Author: Michael D Gershon1, Kara Gross Margolis2
1 Departments of Pathology and Cell Biology and.
2 Department of Pediatrics, Columbia University Vagelos College of Physicians and Surgeons, New York, New York, USA.
Conference/Journal: J Clin Invest
Date published: 2021 Sep 15
Other: Volume ID: 131 , Issue ID: 18 , Pages: 143768 , Special Notes: doi: 10.1172/JCI143768. , Word Count: 185
Modern research on gastrointestinal behavior has revealed it to be a highly complex bidirectional process in which the gut sends signals to the brain, via spinal and vagal visceral afferent pathways, and receives sympathetic and parasympathetic inputs. Concomitantly, the enteric nervous system within the bowel, which contains intrinsic primary afferent neurons, interneurons, and motor neurons, also senses the enteric environment and controls the detailed patterns of intestinal motility and secretion. The vast microbiome that is resident within the enteric lumen is yet another contributor, not only to gut behavior, but to the bidirectional signaling process, so that the existence of a microbiota-gut-brain "connectome" has become apparent. The interaction between the microbiota, the bowel, and the brain now appears to be neither a top-down nor a bottom-up process. Instead, it is an ongoing, tripartite conversation, the outline of which is beginning to emerge and is the subject of this Review. We emphasize aspects of the exponentially increasing knowledge of the microbiota-gut-brain "connectome" and focus attention on the roles that serotonin, Toll-like receptors, and macrophages play in signaling as exemplars of potentially generalizable mechanisms.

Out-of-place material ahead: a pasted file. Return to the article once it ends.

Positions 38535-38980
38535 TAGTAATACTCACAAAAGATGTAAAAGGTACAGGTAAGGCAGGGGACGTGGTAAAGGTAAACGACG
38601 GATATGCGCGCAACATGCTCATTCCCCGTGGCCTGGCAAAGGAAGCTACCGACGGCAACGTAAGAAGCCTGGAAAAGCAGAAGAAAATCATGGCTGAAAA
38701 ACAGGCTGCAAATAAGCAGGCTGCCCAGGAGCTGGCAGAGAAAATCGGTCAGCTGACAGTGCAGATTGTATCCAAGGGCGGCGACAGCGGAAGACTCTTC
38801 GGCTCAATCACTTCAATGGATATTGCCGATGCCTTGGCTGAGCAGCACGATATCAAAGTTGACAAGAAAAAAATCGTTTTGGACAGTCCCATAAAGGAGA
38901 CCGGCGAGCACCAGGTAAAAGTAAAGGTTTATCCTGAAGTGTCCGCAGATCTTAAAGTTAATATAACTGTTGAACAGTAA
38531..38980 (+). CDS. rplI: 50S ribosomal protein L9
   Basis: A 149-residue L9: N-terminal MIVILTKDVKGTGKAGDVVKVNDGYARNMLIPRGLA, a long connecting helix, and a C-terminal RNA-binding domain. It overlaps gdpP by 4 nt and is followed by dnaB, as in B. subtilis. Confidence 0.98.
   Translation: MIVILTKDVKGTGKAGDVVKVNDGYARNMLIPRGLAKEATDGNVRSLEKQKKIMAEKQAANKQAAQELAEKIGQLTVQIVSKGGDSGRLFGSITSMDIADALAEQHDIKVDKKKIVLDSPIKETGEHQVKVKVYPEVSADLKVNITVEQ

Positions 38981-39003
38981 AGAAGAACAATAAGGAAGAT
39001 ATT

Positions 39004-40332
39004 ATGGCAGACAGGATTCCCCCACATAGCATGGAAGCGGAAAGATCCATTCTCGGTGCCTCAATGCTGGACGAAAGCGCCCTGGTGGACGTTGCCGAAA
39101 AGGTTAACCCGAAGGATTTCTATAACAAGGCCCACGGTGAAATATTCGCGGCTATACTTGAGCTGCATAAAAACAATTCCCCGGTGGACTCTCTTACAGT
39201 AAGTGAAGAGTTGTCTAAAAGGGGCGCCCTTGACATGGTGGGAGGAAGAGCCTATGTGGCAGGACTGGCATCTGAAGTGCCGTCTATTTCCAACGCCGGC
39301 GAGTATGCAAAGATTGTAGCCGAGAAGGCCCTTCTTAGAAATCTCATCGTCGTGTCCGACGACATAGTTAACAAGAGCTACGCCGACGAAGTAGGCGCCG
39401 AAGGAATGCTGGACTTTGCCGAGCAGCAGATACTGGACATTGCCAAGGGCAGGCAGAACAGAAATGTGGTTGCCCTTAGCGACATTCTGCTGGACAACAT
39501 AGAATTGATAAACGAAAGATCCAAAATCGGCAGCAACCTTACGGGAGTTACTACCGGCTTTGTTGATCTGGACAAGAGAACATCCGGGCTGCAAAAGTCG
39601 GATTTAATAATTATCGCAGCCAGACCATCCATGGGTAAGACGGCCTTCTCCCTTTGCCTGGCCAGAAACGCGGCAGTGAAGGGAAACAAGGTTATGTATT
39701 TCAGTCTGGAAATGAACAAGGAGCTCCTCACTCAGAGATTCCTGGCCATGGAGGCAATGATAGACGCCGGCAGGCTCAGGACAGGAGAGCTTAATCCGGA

PMID: 34523615 DOI: 10.1172/JCI143768